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News - November 8

Proposition 73 Waiting Period and Parental Notification Before Termination of Minor’s Pregnancy VoteCircle Summary Prop 73 requires, with certain exceptions, a doctor to notify the parent or legal guardian of a pregnant minor at least 48 hours before aborting the minor’s pregnancy. (This measure does not require a physician or a minor to get permission from the parent or guardian, just notify them before performing the abortion.) This measure applies only to cases involving an “unemancipated” minor (a female under the age of 18 who has not entered into a valid marriage, is not on active duty in the military, and has not been declared free from her parents’ or guardians’ custody and control). How would the doctor notify the parents? A physician would be required to notify the parent or legal guardian either by: Written Notification in Person — Written notice could be provided to the parent or guardian personally. Example — The doctor would hand the parent or guardian a letter. OR Written Notification by Mail — A parent or guardian could be sent a written notice by certified mail so long as a return receipt was requested by the physician and delivery of the notice was restricted to the parent or guardian who must be notified. An additional copy of the written notice would have to be sent at the same time to the parent or guardian by first-class mail. Under this method, notification would be presumed to have occurred as of noon on the second day after the written notice was mailed. When would the doctor not have to notify the parents? Prop 73 provides that the doctor would not have to notify the minor’s parent or legal guardian in the following situations: Medical Emergencies — If the doctor determines, and writes it is the minor’s medical record, that the abortion is necessary to prevent the mother’s death or that a delay would “create serious risk of substantial and irreversible impairment of a major bodily function.” Waiver Approved by Parent or Guardian — A minor’s parent or guardian could waive the notification requirements, including the waiting period, by submitting a signed, written waiver form to the doctor. Waiver Approved by the Court — The pregnant minor could ask a juvenile court to waive the notification requirements. A court could if it finds that the minor is sufficiently mature and well-informed to decide whether to have an abortion or that notification would not be in the minor’s best interest. If the court denies the minor’s request for the waiver, the minor could appeal that decision to an appellate court. If the minor seeks a court waiver…..The minor would not have to pay court fees, would be appointed a temporary guardian and provided other assistance in the case by the court, and would be ent_tled to an attorney appointed by the court. If the minor seeks a court waiver….The ident_ty of the minor would be kept confidential. If the minor seeks a court waiver….The court would generally have to hear and make a decision within three business days of receiving the waiver request. Then the appellate court would have to hear and decide any appeal within four business days. The proposition also requires that, in any case in which the court finds evidence of physical, s_xual, or emotional abuse by the parent or guardian, the court must refer the evidence to the county child protection agency. Reporting Prop 73 requires the doctor to file a form reporting certain information to the state Department of Health Services (DHS) within one month after performing an abortion on a minor. What information would the doctor provide to the state? The DHS form would include: The ident_ty of the physician. The date and place where the abortion was performed. The minor’s month and year of birth. Certain other information about the circ_mstances under which the abortion was performed. What information would not be reported to the state? The forms would not identify the minor or any parent or guardian by name. Based on these forms, DHS would compile certain statistical information relating to abortions performed on minors in an annual report that would be made available to the public. Penalties If Prop 73 passes, what happens to a doctor that doesn’t follow the new law? Any person who performs an abortion on a minor and does not follow the new law could be sued by the minor, the minor’s legal representative, or by a parent or guardian. Also any person, other than the minor or her physician, who provides false information, and knows the information is false, that notice of an abortion has been provided to a parent or guardian would be guilty of a misdemeanor punishable by a fine. In other words, if someone (like a nurse ort someone else who works at the doctor’s office) says that the parent or legal guardian was provided notice, but knows that they weren’t notified, could be fined. Prop 73 also allows a minor to seek assistance from the juvenile court if anyone tries to coerce her to have an abortion. The court would be required to consider cases like this quickly and could take whatever action it deems necessary to prevent coercion.der cases like this quickly and could take whatever action it finds necessary to prevent coercion.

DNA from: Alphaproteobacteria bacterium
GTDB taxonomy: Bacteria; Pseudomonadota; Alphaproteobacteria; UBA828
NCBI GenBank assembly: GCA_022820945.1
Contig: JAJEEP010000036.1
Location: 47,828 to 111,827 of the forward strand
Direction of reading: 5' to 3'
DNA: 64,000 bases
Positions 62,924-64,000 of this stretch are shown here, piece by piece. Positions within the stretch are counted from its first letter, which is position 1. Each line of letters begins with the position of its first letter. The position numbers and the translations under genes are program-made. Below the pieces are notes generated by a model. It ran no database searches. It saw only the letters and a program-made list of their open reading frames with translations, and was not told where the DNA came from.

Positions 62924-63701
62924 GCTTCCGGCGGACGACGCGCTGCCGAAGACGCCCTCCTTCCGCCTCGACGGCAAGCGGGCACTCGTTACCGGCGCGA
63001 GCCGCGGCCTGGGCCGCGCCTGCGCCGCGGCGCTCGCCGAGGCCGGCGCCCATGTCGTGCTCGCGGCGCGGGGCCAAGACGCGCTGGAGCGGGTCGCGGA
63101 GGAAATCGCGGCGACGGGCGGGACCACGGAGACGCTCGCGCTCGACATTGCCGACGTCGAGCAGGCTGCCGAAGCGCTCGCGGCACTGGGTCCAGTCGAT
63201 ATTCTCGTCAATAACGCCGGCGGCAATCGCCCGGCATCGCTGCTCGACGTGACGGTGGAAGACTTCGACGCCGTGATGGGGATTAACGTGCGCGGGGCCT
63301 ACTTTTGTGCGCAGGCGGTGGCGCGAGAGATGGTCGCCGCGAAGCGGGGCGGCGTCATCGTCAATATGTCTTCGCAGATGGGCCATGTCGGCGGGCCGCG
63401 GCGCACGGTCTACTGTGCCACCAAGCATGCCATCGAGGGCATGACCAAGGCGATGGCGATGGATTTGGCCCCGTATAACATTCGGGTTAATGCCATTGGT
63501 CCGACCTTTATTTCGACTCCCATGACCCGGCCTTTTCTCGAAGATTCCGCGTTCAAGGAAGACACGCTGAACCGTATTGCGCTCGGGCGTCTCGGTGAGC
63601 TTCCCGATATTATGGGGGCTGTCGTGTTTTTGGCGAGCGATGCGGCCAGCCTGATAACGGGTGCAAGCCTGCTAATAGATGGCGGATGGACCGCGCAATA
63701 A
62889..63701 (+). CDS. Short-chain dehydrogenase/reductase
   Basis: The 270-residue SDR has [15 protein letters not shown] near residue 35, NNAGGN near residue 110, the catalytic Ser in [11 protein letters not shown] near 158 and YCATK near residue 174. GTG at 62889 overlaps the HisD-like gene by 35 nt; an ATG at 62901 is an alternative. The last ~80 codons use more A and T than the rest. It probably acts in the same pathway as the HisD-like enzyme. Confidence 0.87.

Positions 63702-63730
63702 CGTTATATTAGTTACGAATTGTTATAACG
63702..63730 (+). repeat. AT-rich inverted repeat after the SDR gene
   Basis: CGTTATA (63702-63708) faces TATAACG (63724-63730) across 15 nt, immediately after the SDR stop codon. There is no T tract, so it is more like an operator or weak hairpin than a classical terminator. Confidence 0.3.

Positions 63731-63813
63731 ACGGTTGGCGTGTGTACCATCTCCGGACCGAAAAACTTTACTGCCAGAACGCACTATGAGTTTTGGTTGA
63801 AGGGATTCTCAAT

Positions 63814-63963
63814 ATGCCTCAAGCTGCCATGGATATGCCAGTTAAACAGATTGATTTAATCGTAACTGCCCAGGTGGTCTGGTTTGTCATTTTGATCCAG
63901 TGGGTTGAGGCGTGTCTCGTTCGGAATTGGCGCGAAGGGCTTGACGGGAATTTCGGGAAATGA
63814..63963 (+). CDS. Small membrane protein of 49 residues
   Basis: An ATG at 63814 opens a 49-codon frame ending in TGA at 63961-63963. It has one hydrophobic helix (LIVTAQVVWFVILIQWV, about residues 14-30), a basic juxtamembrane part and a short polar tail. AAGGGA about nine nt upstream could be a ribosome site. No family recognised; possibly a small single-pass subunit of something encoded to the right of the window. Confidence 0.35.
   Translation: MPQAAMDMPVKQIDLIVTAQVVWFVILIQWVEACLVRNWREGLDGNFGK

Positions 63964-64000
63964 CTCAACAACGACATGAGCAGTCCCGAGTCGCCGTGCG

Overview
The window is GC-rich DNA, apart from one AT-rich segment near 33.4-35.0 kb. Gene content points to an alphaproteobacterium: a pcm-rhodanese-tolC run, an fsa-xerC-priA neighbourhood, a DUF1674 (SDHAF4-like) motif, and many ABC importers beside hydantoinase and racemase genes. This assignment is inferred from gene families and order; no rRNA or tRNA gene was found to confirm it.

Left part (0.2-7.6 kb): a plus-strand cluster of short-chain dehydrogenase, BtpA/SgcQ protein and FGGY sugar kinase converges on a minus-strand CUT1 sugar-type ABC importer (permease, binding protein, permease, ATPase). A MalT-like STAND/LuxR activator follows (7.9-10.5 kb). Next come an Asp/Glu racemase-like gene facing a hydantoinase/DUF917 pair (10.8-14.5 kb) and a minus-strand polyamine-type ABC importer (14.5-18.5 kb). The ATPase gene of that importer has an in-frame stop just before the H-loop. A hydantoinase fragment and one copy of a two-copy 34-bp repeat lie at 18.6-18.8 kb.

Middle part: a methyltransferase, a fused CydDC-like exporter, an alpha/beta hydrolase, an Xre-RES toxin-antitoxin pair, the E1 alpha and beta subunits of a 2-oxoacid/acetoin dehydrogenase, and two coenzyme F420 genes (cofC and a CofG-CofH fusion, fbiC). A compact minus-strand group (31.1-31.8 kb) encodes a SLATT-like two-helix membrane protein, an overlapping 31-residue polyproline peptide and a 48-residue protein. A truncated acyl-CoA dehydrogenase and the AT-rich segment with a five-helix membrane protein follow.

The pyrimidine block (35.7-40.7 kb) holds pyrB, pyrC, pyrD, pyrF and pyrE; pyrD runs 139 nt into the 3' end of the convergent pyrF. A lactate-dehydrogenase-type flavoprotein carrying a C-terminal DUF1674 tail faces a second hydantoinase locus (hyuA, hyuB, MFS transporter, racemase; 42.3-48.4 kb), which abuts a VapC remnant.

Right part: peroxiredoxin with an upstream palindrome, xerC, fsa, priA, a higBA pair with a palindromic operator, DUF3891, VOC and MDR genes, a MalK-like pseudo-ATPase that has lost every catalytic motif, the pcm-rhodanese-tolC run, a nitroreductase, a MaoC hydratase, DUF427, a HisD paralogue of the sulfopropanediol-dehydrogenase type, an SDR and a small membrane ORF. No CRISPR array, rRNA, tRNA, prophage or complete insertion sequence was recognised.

NEWS - November 8




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